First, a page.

When you’re trying to optimize logistics for one of the largest water, hygiene and energy technologies and services companies in the world, patience – and flexibility – are necessary virtues.
“The problems that you’re trying to fix change over time,” observed Ryan Hanson, vice president of North American logistics for Ecolab, a St. Paul, Minnesota-headquartered conglomerate with annual sales of $15 billion and operations in 170 countries.
A former logistics director for Amazon (NASDAQ:AMZN) and Target (NYSE: TGT), Hanson now oversees the warehousing and movement of Ecolab chemicals and equipment across North America.
The company started its journey seeking to improve freight payment processes and is now on a path to leverage data analytics to solve broader logistics challenges.
“In the beginning, it was all about freight payment accuracy, workload, eliminating frustration for my team and the carriers,” Hanson said.
Data quality drives analytics accuracy
To manage the transition, Ecolab needed a seasoned analytics provider as a partner. The team chose RateLinx, a supply chain and logistics solutions company Hanson had collaborated with while working for a previous employer.
Founded in 2002, RateLinx offers a complete supply chain and logistics shipping, visibility and payment platform that provides data-quality driven predictive analytics and prescriptive actions.
The company’s strength in data cleansing was a big part of the draw, Hanson said.
“When I first started in this business freight payment leakage and granular data quality wasn’t on my radar,” he said. “I focused on negotiating contracts to drive consistent service at the right cost.”
But if the master data is not perfect, errors occur. And accurate data translates into accurate freight payments and analytics.
Ecolab’s initial goal was simple – replace its manual payment system with an analytics-heavy approach so the company could pay carrier bills in a timely and accurate fashion.
When you’re shipping frequently via long-haul, a carrier charging a few miles extra adds up. The vast majority of carriers are not trying to do anything unethical, Hanson clarified. But mistakes do happen.
Hanson also wanted to know the amount of money Ecolab was spending on each delivery and lane.
Streamlining was yet another objective. When Hanson started at Ecolab, “a small army of people” worked for the freight payment team, he said. The group included contractors and temp associates because of the backlog. “It was a good team,” he said, “but we were powering through with a lot of muscle, too many manual hours, and were not confident in the accuracy.”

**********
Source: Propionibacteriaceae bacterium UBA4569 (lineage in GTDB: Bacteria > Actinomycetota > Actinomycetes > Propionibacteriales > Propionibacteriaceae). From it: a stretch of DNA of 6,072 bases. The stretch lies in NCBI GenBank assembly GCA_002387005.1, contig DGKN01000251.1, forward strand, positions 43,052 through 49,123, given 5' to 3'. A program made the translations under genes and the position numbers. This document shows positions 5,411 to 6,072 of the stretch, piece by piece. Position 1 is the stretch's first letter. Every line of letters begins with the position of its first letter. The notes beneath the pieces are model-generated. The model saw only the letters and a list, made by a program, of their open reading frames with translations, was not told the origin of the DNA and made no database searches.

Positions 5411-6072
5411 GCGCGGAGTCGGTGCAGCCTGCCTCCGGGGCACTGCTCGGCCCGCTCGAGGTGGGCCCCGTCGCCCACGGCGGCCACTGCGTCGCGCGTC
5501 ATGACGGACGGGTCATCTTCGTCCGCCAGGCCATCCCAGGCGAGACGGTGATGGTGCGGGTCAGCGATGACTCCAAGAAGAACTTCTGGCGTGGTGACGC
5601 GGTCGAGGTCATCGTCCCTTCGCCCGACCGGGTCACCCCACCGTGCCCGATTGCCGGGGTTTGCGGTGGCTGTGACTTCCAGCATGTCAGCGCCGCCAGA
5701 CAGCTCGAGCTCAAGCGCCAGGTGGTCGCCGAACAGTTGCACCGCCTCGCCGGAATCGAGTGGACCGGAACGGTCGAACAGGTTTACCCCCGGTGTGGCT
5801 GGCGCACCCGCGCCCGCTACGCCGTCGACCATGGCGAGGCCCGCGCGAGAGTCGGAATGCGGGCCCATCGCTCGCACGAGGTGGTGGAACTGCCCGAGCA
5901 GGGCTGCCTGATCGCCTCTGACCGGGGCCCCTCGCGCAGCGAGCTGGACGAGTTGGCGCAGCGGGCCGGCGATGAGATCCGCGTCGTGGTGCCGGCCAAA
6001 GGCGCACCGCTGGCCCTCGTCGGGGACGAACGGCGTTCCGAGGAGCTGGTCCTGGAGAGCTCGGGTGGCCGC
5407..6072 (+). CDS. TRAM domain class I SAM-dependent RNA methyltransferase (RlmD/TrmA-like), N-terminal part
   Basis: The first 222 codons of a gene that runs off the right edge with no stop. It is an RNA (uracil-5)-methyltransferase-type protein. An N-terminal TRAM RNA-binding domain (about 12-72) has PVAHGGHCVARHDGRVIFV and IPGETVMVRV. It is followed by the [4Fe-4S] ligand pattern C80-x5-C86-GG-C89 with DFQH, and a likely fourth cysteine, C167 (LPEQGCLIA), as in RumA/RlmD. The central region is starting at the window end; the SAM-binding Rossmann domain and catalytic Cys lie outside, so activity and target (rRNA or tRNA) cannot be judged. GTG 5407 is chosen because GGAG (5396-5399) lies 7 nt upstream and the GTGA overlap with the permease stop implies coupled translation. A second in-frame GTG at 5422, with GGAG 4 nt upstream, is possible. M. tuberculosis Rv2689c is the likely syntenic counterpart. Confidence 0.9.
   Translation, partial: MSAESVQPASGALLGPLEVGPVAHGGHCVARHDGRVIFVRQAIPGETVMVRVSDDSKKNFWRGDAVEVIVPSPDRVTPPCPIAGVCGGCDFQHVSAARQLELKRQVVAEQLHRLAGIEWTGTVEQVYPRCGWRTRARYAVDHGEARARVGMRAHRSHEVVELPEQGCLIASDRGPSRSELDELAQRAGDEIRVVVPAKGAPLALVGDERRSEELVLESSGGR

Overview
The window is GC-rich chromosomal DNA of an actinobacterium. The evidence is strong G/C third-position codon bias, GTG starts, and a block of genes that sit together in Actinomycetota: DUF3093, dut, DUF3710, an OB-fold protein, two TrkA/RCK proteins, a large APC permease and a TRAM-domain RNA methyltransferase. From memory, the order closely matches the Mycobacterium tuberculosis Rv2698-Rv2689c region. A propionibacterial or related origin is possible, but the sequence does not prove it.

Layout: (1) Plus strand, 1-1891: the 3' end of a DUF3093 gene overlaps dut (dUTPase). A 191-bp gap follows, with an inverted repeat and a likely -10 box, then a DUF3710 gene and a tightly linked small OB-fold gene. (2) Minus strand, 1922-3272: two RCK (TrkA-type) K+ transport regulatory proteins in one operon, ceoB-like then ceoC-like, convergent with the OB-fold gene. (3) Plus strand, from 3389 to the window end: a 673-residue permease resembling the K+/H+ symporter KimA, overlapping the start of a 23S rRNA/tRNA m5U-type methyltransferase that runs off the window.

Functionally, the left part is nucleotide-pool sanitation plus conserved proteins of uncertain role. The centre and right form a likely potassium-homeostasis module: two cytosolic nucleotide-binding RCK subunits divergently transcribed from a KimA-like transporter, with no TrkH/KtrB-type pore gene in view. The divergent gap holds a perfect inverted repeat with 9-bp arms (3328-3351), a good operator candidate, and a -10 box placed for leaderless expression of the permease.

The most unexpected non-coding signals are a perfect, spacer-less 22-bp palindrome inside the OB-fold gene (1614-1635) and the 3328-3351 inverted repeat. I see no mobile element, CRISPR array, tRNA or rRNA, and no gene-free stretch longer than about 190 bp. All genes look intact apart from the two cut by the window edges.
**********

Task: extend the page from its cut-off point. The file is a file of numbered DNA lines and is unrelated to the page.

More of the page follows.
The RateLinx data solution addressed all of these issues. Its smart invoicing and payment tool does more than automate freight payments – it cleanses the tracking and invoicing data, adjusting status, billing or data corruption errors, ensuring compliance and eliminating rate tolerances.
Hanson said once the system was in place, Ecolab was able to reduce its rate tolerance from a $5 to $10 variance per shipment down to $0.01.
The system also accommodates Ecolab as the logistics team continues the transition away from manual labor. A few Ecolab buildings still operate outside of a transportation management system (TMS), Hanson said, relying solely on routing guides. RateLinx developed a workaround to audit those transactions.
“We’re able to give them a file of the tender, and they can track it the rest of the way, quickly report[ing] very accurate data on every delivery,” Hanson said.
Partnership key to success
Hanson said when he was working at Amazon the data was clean, reliable and trustworthy.
“But that’s Amazon,” he said. “Most companies don’t have that. At Target we didn’t have that. [Ecolab] didn’t have that. I’m guessing a lot of large companies don’t have that.”
For those businesses, tech partnerships are key to success.
“Most companies won’t be able to understand the bigger patterns driving freight spend if they don’t have a partner that produces really clean data and analytics,” Hanson said.
Software is just the beginning
Ratelinx provided the software solution, but it’s up to the shipper to create new practices and action items around the data that drive additional value.
For example, Ecolab had RateLinx create regional views tailored to the team that is responsible for a given carrier, mode, and geography. In this way, the person responsible for optimizing costs and miles in his/her region can see the data and take action.
Ecolab is just starting to calculate what it truly costs to deliver to a customer in a granular manner instead of using averages, said Hanson. “Because now we have accurate data to know what’s happening.”
The long-term goal is to move beyond payments and use analytics to make broader tactical and strategic decisions.
“Each person is solving a different problem,” Hanson said. “As long as the company that leverages [the data] doesn’t just consider it a freight payment tool, they will get a lot more value out of it.”